Hurricane Season

Watching the events of Hurricane Sandy unfold from a safe distance this past week, I was reminded of the great hurricane that occurred in my own youth, Hurricane Carla. At the time the largest hurricane ever recorded in the Atlantic basin, Carla made landfall on the coast of Texas on September 11, 1961. I was seven years old, and had just started third grade. Before the lights went out, I remember taping up the windows and watching the news where our local KTRK news reporter, Dan Rather, reported live from the Galveston Seawall as the winds were howling and the surf was picking up. That broadcast was the one that launched his career. At the time, my family was living– all five of us– in a two bedroom apartment on North Braeswood. As the eldest child, I remember feeling responsible for the younger ones, so that they wouldn’t be afraid of the dark. It was exciting that our little family consisting of my mother, myself, and my brother and sister could huddle around a candle flame, with Mom reading stories and playing games. We ate lots of peanut butter and jelly sandwiches and the heat and humidity were oppressive at the end of a long hot Houston summer. I don’t recall my father during that time at all–as a surgical resident I am certain he was at the hospital tending to victims of the deluge. When it was all over, the damage estimates were over 2 billion dollars, but I was a child, and that meant nothing to me. The sun came out, and I went back to school.

Times have changed now, and every tragedy is played out on every computer screen and wide screen television in the country and around the world. From the twenty sixth floor of the Boston Marriot Hotel, I watched in horror as the New York University hospital’s backup generator failed, and nurses, medical students, interns and residents used Ambu bags to help premature newborns and the sick elderly breathe. My heart broke as I read of the woman whose four and two year old sons were swept away by the surge, and who was ignored by frightened homeowners in their darkened houses as she screamed for help. And just today, I read a handwritten note from a young man who was standing in his kitchen as it washed away, and who nearly drowned before taking shelter in a stranger’s house, where he found blankets to cover himself as he wrote what he thought was a last letter to his father. My sister in New Jersey still has no electricity.

When we are children, we are incapable of truly imagining a world beyond our own four walls and our immediate family and friends. Playing games by candlelight, we are shielded from darkness. When we grow up, we struggle against being paralyzed by the same imagination that insulates us when we are young—we see too much, read too much, know too much, and sometimes we feel too much. Hurricane season officially ends on November 30, and hopefully there will be a brief respite before the winter storm season brings the North to its knees again. Watching the election results tonight, I was happy that this too has come to an end. We are adults now, and know that despite the tumult and acrimony that enveloped the last several months, it is time to band together– like the good people of New York and New Jersey–and rebuild. Our future really does depend on it.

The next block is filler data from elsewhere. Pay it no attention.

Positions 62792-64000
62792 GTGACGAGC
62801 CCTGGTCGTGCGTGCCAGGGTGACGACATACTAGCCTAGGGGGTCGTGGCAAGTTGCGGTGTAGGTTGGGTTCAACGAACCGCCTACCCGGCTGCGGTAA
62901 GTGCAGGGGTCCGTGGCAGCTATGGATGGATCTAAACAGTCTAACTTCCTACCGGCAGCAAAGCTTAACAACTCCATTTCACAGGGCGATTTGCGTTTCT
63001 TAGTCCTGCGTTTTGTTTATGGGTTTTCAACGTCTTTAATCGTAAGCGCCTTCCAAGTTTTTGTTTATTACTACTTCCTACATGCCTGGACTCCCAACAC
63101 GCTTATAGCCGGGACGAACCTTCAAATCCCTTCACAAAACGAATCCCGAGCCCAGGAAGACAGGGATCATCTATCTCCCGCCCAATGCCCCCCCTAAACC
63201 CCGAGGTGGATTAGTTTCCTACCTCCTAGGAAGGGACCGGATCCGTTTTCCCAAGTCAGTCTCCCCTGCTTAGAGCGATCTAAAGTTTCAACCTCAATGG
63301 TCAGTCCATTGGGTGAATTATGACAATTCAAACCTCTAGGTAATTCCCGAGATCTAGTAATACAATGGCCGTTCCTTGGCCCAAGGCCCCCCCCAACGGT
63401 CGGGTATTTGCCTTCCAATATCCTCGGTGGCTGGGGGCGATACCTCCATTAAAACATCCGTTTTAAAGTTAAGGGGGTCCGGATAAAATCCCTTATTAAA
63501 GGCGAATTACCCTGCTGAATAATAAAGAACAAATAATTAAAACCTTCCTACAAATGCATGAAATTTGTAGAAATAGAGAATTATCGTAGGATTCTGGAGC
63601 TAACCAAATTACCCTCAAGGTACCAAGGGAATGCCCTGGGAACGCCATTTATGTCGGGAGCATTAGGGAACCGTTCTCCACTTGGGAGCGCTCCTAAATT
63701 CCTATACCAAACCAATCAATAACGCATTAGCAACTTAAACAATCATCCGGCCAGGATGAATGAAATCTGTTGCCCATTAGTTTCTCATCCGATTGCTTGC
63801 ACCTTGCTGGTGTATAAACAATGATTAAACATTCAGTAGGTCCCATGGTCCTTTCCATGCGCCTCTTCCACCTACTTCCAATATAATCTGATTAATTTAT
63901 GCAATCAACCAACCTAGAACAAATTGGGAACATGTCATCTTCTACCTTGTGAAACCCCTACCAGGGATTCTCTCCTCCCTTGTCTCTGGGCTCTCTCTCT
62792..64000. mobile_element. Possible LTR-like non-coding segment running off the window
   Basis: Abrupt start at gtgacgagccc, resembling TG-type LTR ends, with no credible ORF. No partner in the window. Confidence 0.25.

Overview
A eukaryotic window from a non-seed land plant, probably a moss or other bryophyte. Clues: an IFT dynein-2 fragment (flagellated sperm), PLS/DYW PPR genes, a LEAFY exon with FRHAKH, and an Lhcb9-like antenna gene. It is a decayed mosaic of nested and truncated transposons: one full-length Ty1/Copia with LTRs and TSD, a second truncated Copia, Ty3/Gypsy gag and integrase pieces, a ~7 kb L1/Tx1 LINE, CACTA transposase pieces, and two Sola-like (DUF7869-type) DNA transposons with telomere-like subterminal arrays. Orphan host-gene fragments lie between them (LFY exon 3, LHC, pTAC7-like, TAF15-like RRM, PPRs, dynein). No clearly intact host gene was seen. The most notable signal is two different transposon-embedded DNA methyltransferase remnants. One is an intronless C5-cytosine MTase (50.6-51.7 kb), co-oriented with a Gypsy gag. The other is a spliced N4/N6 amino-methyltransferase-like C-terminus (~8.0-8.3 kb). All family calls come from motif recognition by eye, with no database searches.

When I Was Young

I am in Boston, on the twenty sixth floor of the Copley Marriott Hotel, waiting out the storm. I have not been to ASTRO, my professional society meeting in three years.  I passed when the meeting was in San Diego two years ago, and Miami last year so that I could come to Boston, because I did my residency training here, started my career and my family here, and lived here for fifteen years.  And besides, New England is so lovely in the fall.  I chose my hotel carefully—not too far from the Convention Center, and very close to the restaurants and shopping in Back Bay.  I had it all planned.  All except for Hurricane Sandy.  I arrived here with my office manager on Saturday night, and managed to get in a half day at the meeting yesterday.  Today they “called it” at noon, and here I am back in my hotel room.  Tonight’s parties have all been cancelled but there seems to be a lively crew at the hotel bar.  I’m sure I will be joining them shortly.

We all say that we attend these meetings to learn what’s new in our field of radiation oncology, but the truth is that it’s very hard to learn anything when you run into an old teacher, or resident, or medical student between each lecture and it is ever so much more fun to sit and talk.  I bumped into one of my very first residents yesterday afternoon.  I mentioned that I had been writing down some of my old stories, and she piped in, “I have one for you—it’s about you!  I’ve never forgotten it.”  I said, “Oh, do tell me.”  I was a first year attending, and being responsible for a resident was a frightening prospect, although I tried very hard not to show it.

She said, “It was during my very first few weeks of residency.  I was called up to the ICU to consult on a 91 year old woman who was at the end of her life, on a ventilator.  The situation was dire, but they called us to ask about treating a large skin cancer on her face with radiation.   I knew that there was no way we could get her downstairs to treat her, but I didn’t know what to say on her chart.  So I came and asked you!”    I said, “What did I say?”   She said, “You told me to go up there and write on her chart: SURELY YOU JEST!”

Apparently my sarcastic sense of humor hasn’t changed much in the twenty seven years since that day. It’s how we oncology folk get through it all